A defense of the dying art of losing an afternoon--and gaining new appreciation--amidst the bins and shelves of bricks-and-mortar shops.
Written during the pandemic, when the world was marooned at home and consigned to scrolling screens, On Browsing's essays chronicle what we've lost through online shopping, streaming, and the relentless digitization of culture. The latest in the Field Notes series, On Browsing is an elegy for physical media, a polemic in defense of perusing the world in person, and a love letter to the dying practice of scanning bookshelves, combing CD bins, and losing yourself in the stacks.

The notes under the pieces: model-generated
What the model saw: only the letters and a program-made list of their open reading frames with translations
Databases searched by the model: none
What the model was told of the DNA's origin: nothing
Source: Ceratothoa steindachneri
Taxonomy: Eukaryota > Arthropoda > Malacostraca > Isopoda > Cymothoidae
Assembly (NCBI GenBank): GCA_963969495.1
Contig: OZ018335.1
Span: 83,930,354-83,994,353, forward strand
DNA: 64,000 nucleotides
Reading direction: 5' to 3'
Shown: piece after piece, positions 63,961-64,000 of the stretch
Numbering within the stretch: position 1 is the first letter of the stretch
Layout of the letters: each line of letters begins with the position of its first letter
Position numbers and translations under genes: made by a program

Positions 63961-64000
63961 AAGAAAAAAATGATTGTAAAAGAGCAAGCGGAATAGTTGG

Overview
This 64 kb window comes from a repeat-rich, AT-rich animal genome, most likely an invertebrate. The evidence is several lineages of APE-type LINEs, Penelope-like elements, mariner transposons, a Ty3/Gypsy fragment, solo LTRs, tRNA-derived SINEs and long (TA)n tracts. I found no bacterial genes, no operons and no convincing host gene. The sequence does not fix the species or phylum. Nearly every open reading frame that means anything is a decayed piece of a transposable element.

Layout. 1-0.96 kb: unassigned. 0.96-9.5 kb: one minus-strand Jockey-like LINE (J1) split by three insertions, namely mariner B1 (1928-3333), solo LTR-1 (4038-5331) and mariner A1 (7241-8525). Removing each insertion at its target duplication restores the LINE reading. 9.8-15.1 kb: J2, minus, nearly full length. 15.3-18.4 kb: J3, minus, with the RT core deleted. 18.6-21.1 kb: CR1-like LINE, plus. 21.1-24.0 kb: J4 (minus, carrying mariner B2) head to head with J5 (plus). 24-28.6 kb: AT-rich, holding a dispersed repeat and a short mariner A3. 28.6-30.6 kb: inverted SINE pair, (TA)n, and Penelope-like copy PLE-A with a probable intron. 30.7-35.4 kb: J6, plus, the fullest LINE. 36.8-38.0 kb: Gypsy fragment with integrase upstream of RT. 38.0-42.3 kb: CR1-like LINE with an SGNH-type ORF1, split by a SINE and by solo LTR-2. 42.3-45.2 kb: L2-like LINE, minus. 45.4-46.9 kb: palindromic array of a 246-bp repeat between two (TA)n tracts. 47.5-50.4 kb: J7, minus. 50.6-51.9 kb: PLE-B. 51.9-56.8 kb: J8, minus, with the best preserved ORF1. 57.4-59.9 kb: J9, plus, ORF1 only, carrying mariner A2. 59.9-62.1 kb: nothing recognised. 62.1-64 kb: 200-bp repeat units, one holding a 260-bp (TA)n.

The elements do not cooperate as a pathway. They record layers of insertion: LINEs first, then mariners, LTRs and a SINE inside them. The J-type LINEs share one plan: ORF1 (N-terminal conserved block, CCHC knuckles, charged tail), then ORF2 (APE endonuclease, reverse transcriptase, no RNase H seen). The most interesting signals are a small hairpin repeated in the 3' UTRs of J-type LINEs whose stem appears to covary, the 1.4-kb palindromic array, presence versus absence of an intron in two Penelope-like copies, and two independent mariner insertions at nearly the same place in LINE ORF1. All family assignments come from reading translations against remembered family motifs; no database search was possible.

About this Author
Jason Guriel is the author of several books, including the verse novel Forgotten Work (Biblioasis 2020). His writing has appeared in Air Mail, The Atlantic, The Walrus, Slate, The Yale Review, and many other magazines. He lives in Toronto.
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